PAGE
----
2. Reasons for missing outcome data unlikely to be related to true outcome (for survival data, censoring unlikely to be introducing bias).
    3. Missing outcome data balanced in numbers across intervention groups, with similar reasons for missing data across groups.
    4. For dichotomous outcome data, the proportion of missing outcomes compared with observed event risk is not enough to have a clinically relevant impact on the intervention effect estimate.
    5. For continuous outcome data, plausible effect size (difference in means or standardized difference in means) among missing outcomes is not enough to have a clinically relevant impact on observed effect size.
    6. Missing data have been imputed by appropriate methods.
  2. High risk:
    1. Reasons for missing outcome data likely to be related to true outcome, with imbalance in numbers or reasons for missing data across intervention groups.
    2. For dichotomous outcome data, the proportion of missing outcomes compared with observed event risk is enough to induce clinically relevant bias in intervention effect estimate.
    3. For continuous outcome data, plausible effect size (difference in means or standardized difference in means) among missing outcomes is enough to induce clinically relevant bias in observed effect size.
    4. "As-treated" analysis done with substantial departure of the intervention received from that assigned at randomization.
    5. Potentially inappropriate application of simple imputation.
  3. Unclear risk: No or unclear information is provided.

5. Selective reporting (reporting bias)

For each included trial, we planned to describe how we investigated the risk of selective outcome reporting bias and what we found. We planned to access all protocols of the included trials through a search of clinical trials registries (ClinicalTrials.gov; controlled-trials.com External Web Site Policy; and WHO International Clinical Trials Registry Platform (ICTRP) External Web Site Policy) and by direct contact with trial authors.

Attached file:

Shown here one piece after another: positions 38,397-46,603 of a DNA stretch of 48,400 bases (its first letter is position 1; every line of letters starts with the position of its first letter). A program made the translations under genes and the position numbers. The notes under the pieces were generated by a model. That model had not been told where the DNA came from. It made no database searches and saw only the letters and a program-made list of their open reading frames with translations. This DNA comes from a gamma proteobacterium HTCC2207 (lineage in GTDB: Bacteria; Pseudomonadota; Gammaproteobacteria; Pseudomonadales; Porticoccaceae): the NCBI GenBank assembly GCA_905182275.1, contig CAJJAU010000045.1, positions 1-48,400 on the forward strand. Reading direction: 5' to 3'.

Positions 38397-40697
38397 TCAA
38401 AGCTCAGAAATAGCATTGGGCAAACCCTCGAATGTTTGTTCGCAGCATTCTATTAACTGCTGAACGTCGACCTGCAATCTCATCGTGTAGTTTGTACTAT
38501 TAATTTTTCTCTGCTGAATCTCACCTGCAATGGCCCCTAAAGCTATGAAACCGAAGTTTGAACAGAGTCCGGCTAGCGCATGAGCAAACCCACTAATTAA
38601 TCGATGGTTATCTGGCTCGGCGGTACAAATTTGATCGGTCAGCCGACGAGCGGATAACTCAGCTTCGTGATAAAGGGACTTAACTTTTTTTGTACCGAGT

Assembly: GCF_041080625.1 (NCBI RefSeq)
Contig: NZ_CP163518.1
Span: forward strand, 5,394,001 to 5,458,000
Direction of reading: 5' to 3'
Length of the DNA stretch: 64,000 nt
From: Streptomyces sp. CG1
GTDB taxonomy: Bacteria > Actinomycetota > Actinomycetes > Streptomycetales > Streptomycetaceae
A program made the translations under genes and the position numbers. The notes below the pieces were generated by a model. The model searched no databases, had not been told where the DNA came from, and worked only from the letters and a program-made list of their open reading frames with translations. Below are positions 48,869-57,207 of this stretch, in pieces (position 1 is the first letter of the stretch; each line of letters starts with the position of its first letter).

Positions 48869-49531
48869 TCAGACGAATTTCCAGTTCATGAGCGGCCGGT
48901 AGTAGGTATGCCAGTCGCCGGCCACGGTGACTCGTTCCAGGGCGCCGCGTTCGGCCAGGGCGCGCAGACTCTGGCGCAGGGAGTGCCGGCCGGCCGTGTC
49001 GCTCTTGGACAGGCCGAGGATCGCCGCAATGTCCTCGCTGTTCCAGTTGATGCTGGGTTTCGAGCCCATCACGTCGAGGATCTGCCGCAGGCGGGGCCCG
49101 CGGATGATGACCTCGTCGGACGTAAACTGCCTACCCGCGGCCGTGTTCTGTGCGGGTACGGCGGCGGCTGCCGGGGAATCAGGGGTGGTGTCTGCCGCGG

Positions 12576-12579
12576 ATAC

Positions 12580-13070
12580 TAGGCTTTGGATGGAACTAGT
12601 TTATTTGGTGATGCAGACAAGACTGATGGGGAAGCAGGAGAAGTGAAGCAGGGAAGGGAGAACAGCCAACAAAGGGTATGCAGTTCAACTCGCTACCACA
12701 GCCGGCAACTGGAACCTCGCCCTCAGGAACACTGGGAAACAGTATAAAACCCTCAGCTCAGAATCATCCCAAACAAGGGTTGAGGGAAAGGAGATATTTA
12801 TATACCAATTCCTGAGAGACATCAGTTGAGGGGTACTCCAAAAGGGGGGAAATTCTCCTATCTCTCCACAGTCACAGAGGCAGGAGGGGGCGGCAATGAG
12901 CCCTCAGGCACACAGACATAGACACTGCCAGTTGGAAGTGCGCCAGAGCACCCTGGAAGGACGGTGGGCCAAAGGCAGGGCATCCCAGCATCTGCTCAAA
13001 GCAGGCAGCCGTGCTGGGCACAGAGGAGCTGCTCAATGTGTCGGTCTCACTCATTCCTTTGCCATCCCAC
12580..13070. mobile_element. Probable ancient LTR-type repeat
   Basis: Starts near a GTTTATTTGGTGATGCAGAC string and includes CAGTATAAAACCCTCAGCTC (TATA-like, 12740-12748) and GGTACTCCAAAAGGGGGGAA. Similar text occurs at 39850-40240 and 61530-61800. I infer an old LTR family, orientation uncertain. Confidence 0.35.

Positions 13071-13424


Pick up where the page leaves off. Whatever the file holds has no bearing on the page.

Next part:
We planned to assess the methods as follows.

  • Low risk: The study protocol is available, and all of the trial's prespecified (primary and secondary) outcomes of interest in the review have been reported in the prespecified way; or the study protocol is not available, but it is clear that published reports include all expected outcomes, including those that were prespecified (convincing text of this nature may be uncommon).
  • High risk: Not all of the trial's prespecified primary outcomes have been reported; one or more primary outcomes are reported using measurements, analysis methods or subsets of the data (e.g. subscales) that were not prespecified; one or more reported primary outcomes were not prespecified (unless clear justification for their reporting is provided, such as an unexpected adverse effect); one or more outcomes of interest in the review are reported incompletely so that they cannot be entered in a meta-analysis; the study report fails to include results for a key outcome that would be expected to have been reported for such a trial.
  • Unclear risk: No or unclear information is provided (the study protocol is not available).

6. Other potential sources of bias (other bias)

For each included trial, we planned to describe any important concerns that we had about other possible sources of bias (e.g. whether a potential source of bias is related to the specific study design used).

We planned to assess whether each trial was free of other problems that could put it at risk of bias as follows.

  1. Low risk: The trial appears to be free of other sources of bias.
  2. High risk: The trial has at least one important risk of bias (e.g. the trial had a potential source of bias related to the specific study design used or has been claimed to have been fraudulent or had some other problem).
  3. Unclear risk: Risk of bias may be present, but information is insufficient for assessment of whether an important risk of bias exists, or rationale or evidence is insufficient to suggest that an identified problem will introduce bias.

 


This review is published as a Cochrane review in The Cochrane Library, Issue 9, 2016 (see http://www.thecochranelibrary.com External Web Site Policy for information). Cochrane reviews are regularly updated as new evidence emerges and in response to feedback. The Cochrane Library should be consulted for the most recent recent version of the review.